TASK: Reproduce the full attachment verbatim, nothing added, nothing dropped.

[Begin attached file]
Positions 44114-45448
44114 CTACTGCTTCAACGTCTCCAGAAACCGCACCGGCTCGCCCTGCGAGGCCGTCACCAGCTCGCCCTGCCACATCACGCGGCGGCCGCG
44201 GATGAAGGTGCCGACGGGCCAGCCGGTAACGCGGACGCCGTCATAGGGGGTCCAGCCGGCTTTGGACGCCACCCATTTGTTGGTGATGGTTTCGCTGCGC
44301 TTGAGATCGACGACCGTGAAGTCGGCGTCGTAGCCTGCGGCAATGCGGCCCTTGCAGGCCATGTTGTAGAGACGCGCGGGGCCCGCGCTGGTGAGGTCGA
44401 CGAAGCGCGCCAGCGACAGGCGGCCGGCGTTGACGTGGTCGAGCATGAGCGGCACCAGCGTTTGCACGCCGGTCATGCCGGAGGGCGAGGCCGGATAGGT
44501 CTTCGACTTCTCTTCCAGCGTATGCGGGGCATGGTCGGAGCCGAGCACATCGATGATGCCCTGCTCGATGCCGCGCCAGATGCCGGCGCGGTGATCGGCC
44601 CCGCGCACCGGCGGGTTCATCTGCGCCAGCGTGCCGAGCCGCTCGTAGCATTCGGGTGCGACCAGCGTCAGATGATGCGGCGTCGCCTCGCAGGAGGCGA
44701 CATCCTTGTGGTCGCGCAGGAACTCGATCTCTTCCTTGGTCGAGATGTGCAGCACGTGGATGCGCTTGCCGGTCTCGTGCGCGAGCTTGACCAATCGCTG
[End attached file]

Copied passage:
Positions 44114-45448
44114 CTACTGCTTCAACGTCTCCAGAAACCGCACCGGCTCGCCCTGCGAGGCCGTCACCAGCTCGCCCTGCCACATCACGCGGCGGCCGCG
44201 GATGAAGGTGCCGACGGGCCAGCCGGTAACGCGGACGCCGTCATAGGGGGTCCAGCCGGCTTTGGACGCCACCCATTTGTTGGTGATGGTTTCGCTGCGC
44301 TTGAGATCGACGACCGTGAAGTCGGCGTCGTAGCCTGCGGCAATGCGGCCCTTGCAGGCCATGTTGTAGAGACGCGCGGGGCCCGCGCTGGTGAGGTCGA
44401 CGAAGCGCGCCAGCGACAGGCGGCCGGCGTTGACGTGGTCGAGCATGAGCGGCACCAGCGTTTGCACGCCGGTCATGCCGGAGGGCGAGGCCGGATAGGT
44501 CTTCGACTTCTCTTCCAGCGTATGCGGGGCATGGTCGGAGCCGAGCACATCGATGATGCCCTGCTCGATGCCGCGCCAGATGCCGGCGCGGTGATCGGCC
44601 CCGCGCACCGGCGGGTTCATCTGCGCCAGCGTGCCGAGCCGCTCGTAGCATTCGGGTGCGACCAGCGTCAGATGATGCGGCGTCGCCTCGCAGGAGGCGA
44701 CATCCTTGTGGTCGCGCAGGAACTCGATCTCTTCCTTGGTCGAGATGTGCAGCACGTGGATGCGCTTGCCGGTCTCGTGCGCGAGCTTGACCAATCGCTG